current applied force at 25Hz rate. The development was temporarily paused but you will
hopefully see it on FRE2015 again.
Heidi (our Parrot AR Drone 2) robot platform is surprisingly rich of sensors (taken into account price around
$300). It has two cameras (front and bottom), 3D IMU (accelerometers,
gyroscopes and magnetometer), sonar for height measurement, temperature and
pressure sensor. The quadcopter uses 1000mAh, 11.1V LiPo batteries.
3.2 Software and strategy
The software is written in Python programming language and is freely available
on GitHub web site (). The Eduro code is very similar to the old code from
2010. The main changes were in improved direction estimation (Advanced Task
with holes in plants rows), navigation at the end of rows and camera and GPS
processing in Professional Task.
The primary navigation sensor was laser range finder. Array of 541 readings,
corresponding to 270 degrees range, where first grouped by 5 degrees. In every
group shortest reading was used (rejected were 0 readings = no reflection, or strong
sunlight) to represent given angle. Finally experimentally approved threshold 1
meter was applied for decision if is in given angle obstacle/plant.
The algorithm task was to find a gap of given size. The processing was almost
context free except variable containing previous position of found center. New
direction was set in the middle of the gap. If the gap was too wide (missing plans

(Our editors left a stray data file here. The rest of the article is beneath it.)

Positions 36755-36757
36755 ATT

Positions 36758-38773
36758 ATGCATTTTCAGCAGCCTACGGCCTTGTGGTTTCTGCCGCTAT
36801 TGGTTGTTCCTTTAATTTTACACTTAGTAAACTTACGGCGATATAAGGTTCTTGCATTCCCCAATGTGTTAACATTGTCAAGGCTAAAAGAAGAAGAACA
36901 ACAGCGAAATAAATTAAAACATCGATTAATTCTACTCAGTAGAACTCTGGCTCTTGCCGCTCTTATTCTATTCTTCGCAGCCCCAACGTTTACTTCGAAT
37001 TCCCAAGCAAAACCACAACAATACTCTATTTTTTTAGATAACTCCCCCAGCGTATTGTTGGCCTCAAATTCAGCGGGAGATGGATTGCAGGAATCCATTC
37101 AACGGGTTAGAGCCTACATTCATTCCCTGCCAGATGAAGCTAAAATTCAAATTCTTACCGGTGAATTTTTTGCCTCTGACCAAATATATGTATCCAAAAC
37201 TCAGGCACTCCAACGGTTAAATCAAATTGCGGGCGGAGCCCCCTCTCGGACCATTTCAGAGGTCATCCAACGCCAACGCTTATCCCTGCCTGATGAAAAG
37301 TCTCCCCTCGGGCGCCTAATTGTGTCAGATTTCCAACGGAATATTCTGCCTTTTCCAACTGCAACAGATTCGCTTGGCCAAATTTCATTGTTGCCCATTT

or end of field) then alternative strategy was used (see below).
During testing we find out that the data from odometry/encoders are superior to
compass/magenetometer readings. Because of that we deleted code using compass
azimuth as reference and replaced it by "dynamic reference point" which was
delayed by 2 seconds (see self.poseHistory in fre.py code). This was mainly
used in cases when gap did not have desired width or where more then one option
The second major change was navigation between rows at headland. The idea
was to "follow a wall" on the left or right side (depending on the first turn) and
count row openings. This could work for long transitions but was not reliable
due to the uncertainty of robot initial position. Also the plans were hardly
visible on the robot side (they were smaller than 30cm, at least on
semi-damaged testing field). So at the end we used our former code with
odometry only and better calibrated transition to 2nd and 3rd row.
Quite a challenge was integration of RTK GPS receiver. It is very difficult to get it
working, parse data, integrate it to the main code, and test it all in 20 minutes!
But it can be done . It is true that we had code tested with standard GPS
and already verified USB-serial converter. We managed to do two tests in the field where the first onw was just
to log data and the second run was already integration to the system.
We should also mention code for yellow balls recognition. Yellow is not simply
distinguishable color (you can see it on dry leaves, for example). We classified
each pixel separately and counted number of yellow pixels, its mass point and
variance. While other teams modified their robots due to strong sunlight we
did changes only in software. Basically instead of yellow we were looking for
white (well, we did not realize that at start position we will see white start
line). We set all filters to extremes to reduce the false detection - yellow was
detected only in a small region, there was both lower and upper limit for
number of yellow pixels, and they had to be very very bright.
Eduro Maxi HD was not the fastest robot but it was one of the most precise and
most reliable. With a bit of luck this was enough to score well in all main
FRE2014 tasks: it reached 2nd place in Basic Task, 2nd place in Advanced Task,
and 1st place in Professional Task. As consequence we won, together with
Phaeton team, the main FRE2014 contest.